IDEAS home Printed from
   My bibliography  Save this article

Home Grown or Imported? Initial Conditions, External Anchors and the Determinants of Institutional Reform in the Transition Economies


  • Maria L. Di Tommaso
  • Martin Raiser
  • Melvyn Weeks


In this article we examine the determinants of institutional change using a panel dataset comprising 25 transition economies. A defining characteristic of our approach is that we treat institutional change as a multidimensional unobserved variable, accounting for the fact that each of our indicators represents a noisy signal. Our results suggest that institutional change is significantly path dependent. However, policy can to some extent break this dependence through economic and political liberalisation at the start of the transition and with the help of an external anchor such as EU accession. Copyright 2007 The Author(s). Journal compilation Royal Economic Society 2007.

Suggested Citation

  • Maria L. Di Tommaso & Martin Raiser & Melvyn Weeks, 2007. "Home Grown or Imported? Initial Conditions, External Anchors and the Determinants of Institutional Reform in the Transition Economies," Economic Journal, Royal Economic Society, vol. 117(520), pages 858-881, April.
  • Handle: RePEc:ecj:econjl:v:117:y:2007:i:520:p:858-881

    Download full text from publisher

    File URL:
    File Function: link to full text
    Download Restriction: Access to full text is restricted to subscribers.

    As the access to this document is restricted, you may want to search for a different version of it.

    References listed on IDEAS

    1. Galor, Oded & Ryder, Harl E., 1989. "Existence, uniqueness, and stability of equilibrium in an overlapping-generations model with productive capital," Journal of Economic Theory, Elsevier, vol. 49(2), pages 360-375, December.
    2. Caballe, J., 1995. "Growth Effects of Fiscal Policy under Altruism and Low Elasticity of Intertemporal Substitution," UFAE and IAE Working Papers 309.95, Unitat de Fonaments de l'Anàlisi Econòmica (UAB) and Institut d'Anàlisi Econòmica (CSIC).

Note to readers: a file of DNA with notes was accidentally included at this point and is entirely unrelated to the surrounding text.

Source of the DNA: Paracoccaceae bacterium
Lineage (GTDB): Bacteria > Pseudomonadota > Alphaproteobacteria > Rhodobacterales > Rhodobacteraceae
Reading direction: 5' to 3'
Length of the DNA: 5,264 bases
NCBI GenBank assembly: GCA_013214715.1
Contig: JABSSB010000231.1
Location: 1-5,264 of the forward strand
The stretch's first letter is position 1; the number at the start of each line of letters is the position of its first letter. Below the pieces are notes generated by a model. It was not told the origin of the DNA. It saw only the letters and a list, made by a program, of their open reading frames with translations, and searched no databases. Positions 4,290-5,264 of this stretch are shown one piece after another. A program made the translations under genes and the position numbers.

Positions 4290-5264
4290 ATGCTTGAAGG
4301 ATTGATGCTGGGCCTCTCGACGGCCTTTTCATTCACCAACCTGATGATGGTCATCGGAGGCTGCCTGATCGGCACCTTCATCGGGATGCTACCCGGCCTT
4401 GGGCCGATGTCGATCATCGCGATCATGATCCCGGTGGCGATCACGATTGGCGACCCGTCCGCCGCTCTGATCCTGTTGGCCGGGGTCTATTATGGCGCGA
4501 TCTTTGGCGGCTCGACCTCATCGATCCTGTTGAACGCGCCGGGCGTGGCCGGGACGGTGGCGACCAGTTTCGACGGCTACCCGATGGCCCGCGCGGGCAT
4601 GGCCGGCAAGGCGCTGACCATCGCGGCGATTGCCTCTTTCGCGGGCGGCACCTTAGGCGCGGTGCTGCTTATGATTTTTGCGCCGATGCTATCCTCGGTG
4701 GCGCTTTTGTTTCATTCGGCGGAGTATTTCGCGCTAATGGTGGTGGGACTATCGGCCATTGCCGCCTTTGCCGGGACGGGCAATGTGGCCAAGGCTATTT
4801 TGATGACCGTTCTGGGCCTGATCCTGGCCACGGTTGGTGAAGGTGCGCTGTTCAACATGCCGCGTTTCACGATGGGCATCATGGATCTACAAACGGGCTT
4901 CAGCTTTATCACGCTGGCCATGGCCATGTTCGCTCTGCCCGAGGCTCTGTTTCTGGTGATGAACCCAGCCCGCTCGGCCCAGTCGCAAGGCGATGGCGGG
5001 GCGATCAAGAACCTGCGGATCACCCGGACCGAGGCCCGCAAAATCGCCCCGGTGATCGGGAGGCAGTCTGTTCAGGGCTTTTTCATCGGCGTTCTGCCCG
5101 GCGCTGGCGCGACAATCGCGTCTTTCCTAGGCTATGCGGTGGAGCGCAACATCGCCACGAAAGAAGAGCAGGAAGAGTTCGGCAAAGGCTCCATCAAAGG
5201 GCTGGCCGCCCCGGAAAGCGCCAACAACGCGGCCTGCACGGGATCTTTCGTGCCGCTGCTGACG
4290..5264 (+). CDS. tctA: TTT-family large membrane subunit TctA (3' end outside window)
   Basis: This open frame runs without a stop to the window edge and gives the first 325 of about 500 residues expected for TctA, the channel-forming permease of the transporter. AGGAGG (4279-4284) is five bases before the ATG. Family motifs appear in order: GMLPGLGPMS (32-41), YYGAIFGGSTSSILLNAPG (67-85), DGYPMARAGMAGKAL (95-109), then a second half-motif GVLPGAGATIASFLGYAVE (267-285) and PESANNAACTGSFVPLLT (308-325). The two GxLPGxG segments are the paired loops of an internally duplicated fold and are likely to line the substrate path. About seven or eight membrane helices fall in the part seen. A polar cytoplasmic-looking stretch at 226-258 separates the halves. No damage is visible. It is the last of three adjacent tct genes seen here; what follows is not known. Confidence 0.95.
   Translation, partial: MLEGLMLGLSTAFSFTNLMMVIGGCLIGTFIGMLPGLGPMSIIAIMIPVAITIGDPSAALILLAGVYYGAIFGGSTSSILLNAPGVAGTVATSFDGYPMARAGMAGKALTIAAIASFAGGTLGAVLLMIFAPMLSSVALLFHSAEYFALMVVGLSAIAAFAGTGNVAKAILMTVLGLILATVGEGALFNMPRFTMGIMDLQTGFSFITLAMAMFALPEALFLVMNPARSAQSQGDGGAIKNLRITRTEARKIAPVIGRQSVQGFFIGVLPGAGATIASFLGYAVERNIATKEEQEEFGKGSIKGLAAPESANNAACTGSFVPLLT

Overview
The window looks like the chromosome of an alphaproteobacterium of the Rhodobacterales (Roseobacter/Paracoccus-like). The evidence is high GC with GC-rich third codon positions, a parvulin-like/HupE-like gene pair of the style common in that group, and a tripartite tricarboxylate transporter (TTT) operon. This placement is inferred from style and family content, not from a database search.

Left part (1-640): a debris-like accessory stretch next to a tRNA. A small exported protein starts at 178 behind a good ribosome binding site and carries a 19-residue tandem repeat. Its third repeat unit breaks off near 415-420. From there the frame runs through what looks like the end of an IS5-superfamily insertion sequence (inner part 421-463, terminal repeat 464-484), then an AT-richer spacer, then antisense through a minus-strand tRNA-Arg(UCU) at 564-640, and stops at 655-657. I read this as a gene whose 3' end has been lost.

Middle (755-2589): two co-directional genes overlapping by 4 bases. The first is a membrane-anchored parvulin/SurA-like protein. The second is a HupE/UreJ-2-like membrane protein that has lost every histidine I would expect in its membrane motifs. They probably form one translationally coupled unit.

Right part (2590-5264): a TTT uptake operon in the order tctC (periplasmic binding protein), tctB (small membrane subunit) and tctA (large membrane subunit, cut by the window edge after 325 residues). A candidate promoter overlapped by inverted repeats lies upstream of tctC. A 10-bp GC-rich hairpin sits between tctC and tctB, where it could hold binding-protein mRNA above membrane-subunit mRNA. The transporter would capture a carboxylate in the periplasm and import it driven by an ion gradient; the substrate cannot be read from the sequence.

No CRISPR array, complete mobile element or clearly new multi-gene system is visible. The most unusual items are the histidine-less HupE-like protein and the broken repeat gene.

3. Alonso-Carrera, Jaime & Caballe, Jordi & Raurich, Xavier, 2005. "Growth, habit formation, and catching-up with the Joneses," European Economic Review, Elsevier, vol. 49(6), pages 1665-1691, August.
    4. Croix, David de la & Michel, Philippe, 1999. "Optimal growth when tastes are inherited," Journal of Economic Dynamics and Control, Elsevier, vol. 23(4), pages 519-537, February.
    5. Barro, Robert J, 1974. "Are Government Bonds Net Wealth?," Journal of Political Economy, University of Chicago Press, vol. 82(6), pages 1095-1117, Nov.-Dec..
    6. Jody Overland & Christopher D. Carroll & David N. Weil, 2000. "Saving and Growth with Habit Formation," American Economic Review, American Economic Association, vol. 90(3), pages 341-355, June.
    7. Jaime Alonso-Carrera & Jordi Caballé & Xavier Raurich, 2004. "Consumption Externalities, Habit Formation and Equilibrium Efficiency," Scandinavian Journal of Economics, Wiley Blackwell, vol. 106(2), pages 231-251, June.
    8. de la Croix, David, 1996. "The dynamics of bequeathed tastes," Economics Letters, Elsevier, vol. 53(1), pages 89-96, October.
    9. David De La Croix & Philippe Michel, 2001. "Altruism and Self-Restraint," Annals of Economics and Statistics, GENES, issue 63-64, pages 233-259.